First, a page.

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7 Proven Tips for Creating Incredible Ecommerce CTAs
You’ve probably seen dozens of CTA-related headlines on marketing blogs.
They usually run something along the lines of:
7 Tips for Creating Call To Action for Ecommerce
- Test Different Colors, Shapes and Sizes.
- “Demand” That Visitors Take Action.
- Include the CTA Above the Fold.
- Include Delivery Information and Security Seals Next to the CTA.
- Build Urgency Around the CTA.
- Minimize Secondary Links.
- Make Mobile CTAs the Width of the Whole Screen.
“How changing this CTA’s color quadrupled conversions.”
Or: “How changing the text of this CTA boosted sales by 765%.”
They’re everywhere on the web. But they’re also useless. Most of the time, at least.
Because here’s the thing. Most online retailers see CTA case studies and think, “Great! Now all I need to do is implement the same changes on my pages.”
And that’s almost always a bad idea.
If running optimization campaigns for literally hundreds of eccomerce sites has taught me one thing, it’s this: there isn’t a formula for the “perfect CTA”. There are changes that are likely to boost your conversions. Often significantly. But they should always be seen for what they are: ideas for testing.
The only way to find your own winning formula is by testing. And in this post, I’m going to give you seven proven ideas for running your own CTA tests. Implementing just one of them will likely lead to an increase in clicks and sales.
Let’s dive in.
What Is a CTA?
It sounds like an obvious question, but it’s worth fully defining the phrase “call to action”. Because it’s more than just a big shiny button that reads “Buy Now”.
A call to action is an opportunity for visitors to take an action that corresponds with your ideal outcome for a page.
This definition is important because it underlies a key point: different CTAs have different purposes. Product page CTAs, for example, encourage visitors to add items to their basket, while subscription form CTAs are geared towards turning new visitors into email subscribers.
This means that each CTA must be purpose-built for a particular action, and what works for one outcome might not necessarily work for another.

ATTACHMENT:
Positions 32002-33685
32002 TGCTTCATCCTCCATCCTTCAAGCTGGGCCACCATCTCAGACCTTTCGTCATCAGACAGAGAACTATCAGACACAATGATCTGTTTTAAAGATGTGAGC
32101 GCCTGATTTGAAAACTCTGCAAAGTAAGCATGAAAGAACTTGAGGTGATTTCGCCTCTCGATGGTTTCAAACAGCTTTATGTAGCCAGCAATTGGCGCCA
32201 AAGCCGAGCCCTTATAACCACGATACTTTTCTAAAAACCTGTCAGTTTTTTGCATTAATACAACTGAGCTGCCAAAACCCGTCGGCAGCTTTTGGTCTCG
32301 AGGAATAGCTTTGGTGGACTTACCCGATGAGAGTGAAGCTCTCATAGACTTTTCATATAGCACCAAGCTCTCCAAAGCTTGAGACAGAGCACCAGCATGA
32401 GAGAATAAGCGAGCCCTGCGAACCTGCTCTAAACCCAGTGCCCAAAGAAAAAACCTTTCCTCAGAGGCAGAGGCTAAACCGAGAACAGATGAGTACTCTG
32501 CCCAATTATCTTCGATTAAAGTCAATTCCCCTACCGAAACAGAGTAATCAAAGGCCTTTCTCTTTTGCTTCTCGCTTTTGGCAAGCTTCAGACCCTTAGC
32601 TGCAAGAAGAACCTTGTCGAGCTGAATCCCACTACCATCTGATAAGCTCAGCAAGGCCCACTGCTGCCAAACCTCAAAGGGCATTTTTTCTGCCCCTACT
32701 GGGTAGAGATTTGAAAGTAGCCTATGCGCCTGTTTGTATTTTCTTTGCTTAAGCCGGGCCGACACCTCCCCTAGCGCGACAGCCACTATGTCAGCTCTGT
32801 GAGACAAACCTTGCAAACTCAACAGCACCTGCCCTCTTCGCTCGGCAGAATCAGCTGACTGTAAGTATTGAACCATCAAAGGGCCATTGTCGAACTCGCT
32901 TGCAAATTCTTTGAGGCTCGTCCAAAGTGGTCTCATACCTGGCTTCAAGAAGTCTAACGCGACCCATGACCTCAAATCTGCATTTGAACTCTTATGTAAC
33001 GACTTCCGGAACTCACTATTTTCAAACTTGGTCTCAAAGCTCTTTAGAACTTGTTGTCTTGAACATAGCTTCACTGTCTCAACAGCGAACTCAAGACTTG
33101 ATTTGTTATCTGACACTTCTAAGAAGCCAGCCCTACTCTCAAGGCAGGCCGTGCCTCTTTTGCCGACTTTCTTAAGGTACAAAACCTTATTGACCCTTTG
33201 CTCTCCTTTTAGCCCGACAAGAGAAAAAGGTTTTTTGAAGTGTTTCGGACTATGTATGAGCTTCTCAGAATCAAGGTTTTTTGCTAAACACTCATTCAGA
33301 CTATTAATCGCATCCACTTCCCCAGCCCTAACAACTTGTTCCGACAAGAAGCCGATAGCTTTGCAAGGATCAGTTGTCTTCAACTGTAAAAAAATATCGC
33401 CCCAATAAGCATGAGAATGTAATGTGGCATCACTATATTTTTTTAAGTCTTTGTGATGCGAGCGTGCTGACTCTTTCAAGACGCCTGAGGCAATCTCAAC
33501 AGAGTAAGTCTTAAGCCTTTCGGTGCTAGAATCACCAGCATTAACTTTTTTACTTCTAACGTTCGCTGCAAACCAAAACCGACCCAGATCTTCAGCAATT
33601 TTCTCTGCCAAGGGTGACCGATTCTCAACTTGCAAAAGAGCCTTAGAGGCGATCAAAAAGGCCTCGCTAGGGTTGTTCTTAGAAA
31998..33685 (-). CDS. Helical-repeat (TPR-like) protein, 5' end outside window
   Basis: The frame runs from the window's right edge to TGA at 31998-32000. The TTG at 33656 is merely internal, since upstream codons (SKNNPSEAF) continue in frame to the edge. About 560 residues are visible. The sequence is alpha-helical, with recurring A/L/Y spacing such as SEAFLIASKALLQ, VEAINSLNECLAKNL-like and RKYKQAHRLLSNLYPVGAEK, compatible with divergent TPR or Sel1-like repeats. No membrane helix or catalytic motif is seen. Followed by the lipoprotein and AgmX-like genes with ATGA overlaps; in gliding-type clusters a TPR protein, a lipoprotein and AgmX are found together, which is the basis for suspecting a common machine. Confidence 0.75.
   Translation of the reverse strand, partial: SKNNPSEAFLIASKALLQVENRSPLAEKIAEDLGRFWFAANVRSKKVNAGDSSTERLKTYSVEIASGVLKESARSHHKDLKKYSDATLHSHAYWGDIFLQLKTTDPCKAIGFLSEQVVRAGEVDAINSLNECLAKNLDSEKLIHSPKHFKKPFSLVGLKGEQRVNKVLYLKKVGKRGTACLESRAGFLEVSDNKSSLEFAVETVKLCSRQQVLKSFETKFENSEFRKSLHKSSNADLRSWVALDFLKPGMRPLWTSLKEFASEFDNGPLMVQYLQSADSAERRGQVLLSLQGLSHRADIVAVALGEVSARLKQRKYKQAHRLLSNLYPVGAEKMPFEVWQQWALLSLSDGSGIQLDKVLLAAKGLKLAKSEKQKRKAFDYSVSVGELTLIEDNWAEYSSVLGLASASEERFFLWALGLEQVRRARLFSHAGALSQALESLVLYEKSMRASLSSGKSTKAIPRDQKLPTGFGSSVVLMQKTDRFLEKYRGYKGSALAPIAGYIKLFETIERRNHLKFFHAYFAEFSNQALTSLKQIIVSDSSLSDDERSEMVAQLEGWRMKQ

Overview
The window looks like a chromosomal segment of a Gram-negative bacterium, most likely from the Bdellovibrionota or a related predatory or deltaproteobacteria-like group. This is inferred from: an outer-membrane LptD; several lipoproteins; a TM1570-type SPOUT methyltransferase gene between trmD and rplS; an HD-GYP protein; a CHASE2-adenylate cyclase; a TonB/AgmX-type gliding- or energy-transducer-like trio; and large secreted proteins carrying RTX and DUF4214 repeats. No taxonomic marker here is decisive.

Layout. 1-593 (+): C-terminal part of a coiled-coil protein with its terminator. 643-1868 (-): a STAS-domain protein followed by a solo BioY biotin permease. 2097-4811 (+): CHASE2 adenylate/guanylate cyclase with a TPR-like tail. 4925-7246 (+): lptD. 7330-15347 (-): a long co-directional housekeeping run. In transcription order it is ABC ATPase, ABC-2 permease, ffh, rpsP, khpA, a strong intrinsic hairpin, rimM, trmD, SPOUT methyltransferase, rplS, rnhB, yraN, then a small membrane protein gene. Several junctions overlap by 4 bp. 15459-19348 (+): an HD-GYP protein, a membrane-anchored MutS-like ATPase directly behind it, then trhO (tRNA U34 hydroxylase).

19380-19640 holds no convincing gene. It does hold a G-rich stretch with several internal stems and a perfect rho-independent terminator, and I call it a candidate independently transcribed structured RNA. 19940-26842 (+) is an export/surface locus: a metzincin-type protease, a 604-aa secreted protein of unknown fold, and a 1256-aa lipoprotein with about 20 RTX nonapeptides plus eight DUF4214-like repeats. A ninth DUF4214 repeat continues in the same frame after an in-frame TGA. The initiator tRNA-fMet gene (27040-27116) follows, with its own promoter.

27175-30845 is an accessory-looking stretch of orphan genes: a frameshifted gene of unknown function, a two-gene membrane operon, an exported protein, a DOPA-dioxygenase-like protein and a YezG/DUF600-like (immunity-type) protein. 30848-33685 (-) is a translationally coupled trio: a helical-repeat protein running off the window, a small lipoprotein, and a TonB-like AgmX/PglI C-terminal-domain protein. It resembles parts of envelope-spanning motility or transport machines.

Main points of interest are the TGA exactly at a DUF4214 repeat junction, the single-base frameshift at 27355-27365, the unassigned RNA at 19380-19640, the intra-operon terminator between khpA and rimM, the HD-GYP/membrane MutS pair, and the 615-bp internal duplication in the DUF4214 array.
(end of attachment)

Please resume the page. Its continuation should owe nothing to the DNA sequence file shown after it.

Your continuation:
1. Test Different Colors, Shapes and Sizes.
Despite what some case-studies might have you believe, there isn’t any definite data about the best color, shape, and size for CTAs.
Blue, red, green, and orange have been shown to increase conversions in several cases, and are useful starting-points. But it’s also worth pointing out that these colors have hurt conversions in other tests.
The key point is to ensure that whatever color you choose makes your CTA stand out.
Pages with low conversion rates often have CTAs that get lost among other elements of the page or blend in too easily with the color scheme.
Your visitors should never miss your CTA. Once you’ve covered that base, you can then test different color, shape, and size variations from there.
2. “Demand” That Visitors Take Action.
An “imperative phrase” makes a command. “Come here!” or “Leave me alone!” are both imperative phrases.
Now, you might think that ordering potential customers about is a sure way to lose them. But in an ecommerce setting, imperatives actually work better than other types of CTA text.
And there’s more. Certain specific phrases consistently drive high conversions. These are a special breed of imperatives that people have been “trained” to respond to.
Here are some examples:
- Add to Cart
- Learn More
- Buy Now
- Shop Now
- Sign Up Free
So, next time you’re writing the text for your CTA, remember to order your visitors about in a tried-and-true way.
ALSO READ: The Top 40 Ecommerce Trends for 2020
3. Include the CTA Above the Fold.
Only 20% of visitors scroll to see information below the fold on web pages. This makes it essential to show your primary CTA above the fold without requiring potential buyers to move down the page.